This calm-under-pressure attitude was an important lesson to me, not just in life but in how I react to adversity while traveling, as well. The typical travel experience, no matter where you go or what you do, is fraught with minor problems. Cars break down, we miss trains, lose luggage, spend too much money ... the list goes on.
I've learned to take a page out of Cody's book and at least attempt to approach these situations with ease and grace. Missing a train is not the end of the world. Another train will come, and I will hop on it and be on my way. No amount of yelling or sulking will bring that train back or, in a larger sense, change the situation entirely. Instead, it's best to just take a deep breath, step back, and find a solution, rather than harping on the problem itself.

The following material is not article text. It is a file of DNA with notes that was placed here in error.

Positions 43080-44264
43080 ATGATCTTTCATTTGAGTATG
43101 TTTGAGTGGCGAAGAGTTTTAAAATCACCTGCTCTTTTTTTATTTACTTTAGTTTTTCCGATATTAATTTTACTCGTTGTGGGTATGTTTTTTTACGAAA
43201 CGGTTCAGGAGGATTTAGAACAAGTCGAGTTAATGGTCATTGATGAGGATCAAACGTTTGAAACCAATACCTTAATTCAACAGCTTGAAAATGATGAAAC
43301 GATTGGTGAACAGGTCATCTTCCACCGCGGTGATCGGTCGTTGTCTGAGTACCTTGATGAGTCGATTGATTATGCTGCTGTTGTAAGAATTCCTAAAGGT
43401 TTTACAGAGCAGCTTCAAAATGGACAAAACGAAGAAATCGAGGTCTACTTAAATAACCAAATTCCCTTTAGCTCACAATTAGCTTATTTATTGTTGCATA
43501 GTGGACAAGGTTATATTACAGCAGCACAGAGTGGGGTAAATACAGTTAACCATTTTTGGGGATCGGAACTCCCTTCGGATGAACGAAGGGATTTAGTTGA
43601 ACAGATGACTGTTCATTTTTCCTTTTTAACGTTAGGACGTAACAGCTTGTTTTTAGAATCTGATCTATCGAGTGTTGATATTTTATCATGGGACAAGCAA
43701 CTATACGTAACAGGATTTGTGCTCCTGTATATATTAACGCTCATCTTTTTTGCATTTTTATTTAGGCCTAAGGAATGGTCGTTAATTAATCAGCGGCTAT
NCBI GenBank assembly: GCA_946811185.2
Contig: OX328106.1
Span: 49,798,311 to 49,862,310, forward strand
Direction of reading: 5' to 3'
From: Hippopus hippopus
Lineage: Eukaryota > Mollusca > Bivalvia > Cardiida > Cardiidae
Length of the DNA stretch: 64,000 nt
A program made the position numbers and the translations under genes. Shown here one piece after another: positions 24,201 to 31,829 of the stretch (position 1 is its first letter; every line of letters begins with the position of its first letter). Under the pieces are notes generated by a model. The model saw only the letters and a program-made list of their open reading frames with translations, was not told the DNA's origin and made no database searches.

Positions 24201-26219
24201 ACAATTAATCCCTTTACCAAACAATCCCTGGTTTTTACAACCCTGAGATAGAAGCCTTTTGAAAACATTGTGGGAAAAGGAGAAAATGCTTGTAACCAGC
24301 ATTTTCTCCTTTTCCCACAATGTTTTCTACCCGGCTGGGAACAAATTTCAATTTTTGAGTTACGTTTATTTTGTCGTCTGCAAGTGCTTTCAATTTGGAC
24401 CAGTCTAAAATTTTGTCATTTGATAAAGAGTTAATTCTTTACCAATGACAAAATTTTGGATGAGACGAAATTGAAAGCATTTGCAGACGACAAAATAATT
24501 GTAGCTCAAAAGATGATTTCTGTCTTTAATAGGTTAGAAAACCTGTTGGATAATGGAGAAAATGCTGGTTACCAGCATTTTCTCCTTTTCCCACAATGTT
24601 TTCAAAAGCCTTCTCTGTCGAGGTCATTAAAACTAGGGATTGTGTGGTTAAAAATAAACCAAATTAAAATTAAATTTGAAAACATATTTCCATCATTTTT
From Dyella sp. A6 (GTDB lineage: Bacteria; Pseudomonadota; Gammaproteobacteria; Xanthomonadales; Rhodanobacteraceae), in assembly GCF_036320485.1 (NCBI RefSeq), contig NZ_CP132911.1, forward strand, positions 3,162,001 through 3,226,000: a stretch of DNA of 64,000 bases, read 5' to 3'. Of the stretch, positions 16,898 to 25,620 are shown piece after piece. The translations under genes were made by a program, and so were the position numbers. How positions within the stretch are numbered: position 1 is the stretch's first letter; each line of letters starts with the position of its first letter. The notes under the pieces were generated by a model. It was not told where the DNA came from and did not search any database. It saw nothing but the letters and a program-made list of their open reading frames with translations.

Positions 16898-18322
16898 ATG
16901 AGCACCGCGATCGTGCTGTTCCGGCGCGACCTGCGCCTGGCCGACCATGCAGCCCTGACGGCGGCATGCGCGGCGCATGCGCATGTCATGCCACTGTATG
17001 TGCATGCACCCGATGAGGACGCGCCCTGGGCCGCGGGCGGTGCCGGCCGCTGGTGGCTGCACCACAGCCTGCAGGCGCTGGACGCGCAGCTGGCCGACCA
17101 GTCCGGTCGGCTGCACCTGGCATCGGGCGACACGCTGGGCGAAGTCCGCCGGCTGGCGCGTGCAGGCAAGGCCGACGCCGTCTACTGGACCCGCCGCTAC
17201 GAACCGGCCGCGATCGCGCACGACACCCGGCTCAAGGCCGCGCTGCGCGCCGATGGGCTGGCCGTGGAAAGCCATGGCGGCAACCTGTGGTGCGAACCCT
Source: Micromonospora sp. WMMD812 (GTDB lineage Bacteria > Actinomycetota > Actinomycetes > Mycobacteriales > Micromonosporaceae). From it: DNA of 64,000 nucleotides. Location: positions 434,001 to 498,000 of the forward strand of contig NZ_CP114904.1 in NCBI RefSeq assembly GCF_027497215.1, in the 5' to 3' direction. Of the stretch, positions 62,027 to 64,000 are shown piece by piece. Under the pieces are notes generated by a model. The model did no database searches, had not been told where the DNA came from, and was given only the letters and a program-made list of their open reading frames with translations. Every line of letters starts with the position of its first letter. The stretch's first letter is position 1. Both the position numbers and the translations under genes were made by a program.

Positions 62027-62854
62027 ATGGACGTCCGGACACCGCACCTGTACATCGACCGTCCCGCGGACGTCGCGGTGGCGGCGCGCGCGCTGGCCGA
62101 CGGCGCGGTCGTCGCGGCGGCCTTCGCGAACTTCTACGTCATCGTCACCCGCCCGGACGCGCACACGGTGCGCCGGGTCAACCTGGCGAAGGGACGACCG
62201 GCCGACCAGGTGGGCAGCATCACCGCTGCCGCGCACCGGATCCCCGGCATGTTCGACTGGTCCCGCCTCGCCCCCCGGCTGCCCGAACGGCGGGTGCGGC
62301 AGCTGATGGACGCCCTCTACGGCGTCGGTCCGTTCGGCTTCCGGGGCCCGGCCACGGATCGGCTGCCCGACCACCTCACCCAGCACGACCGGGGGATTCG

2. Take it slow and have fun.
Another dog of mine, Preston, enjoys nothing more than going into the backyard. But it's not because he loves to run and play around. Nope, it's because he loves to methodically walk around the yard, smelling every spot and summing up what it means to his senses. I have no idea what he's doing, but he spends hours back there, just sniffing around.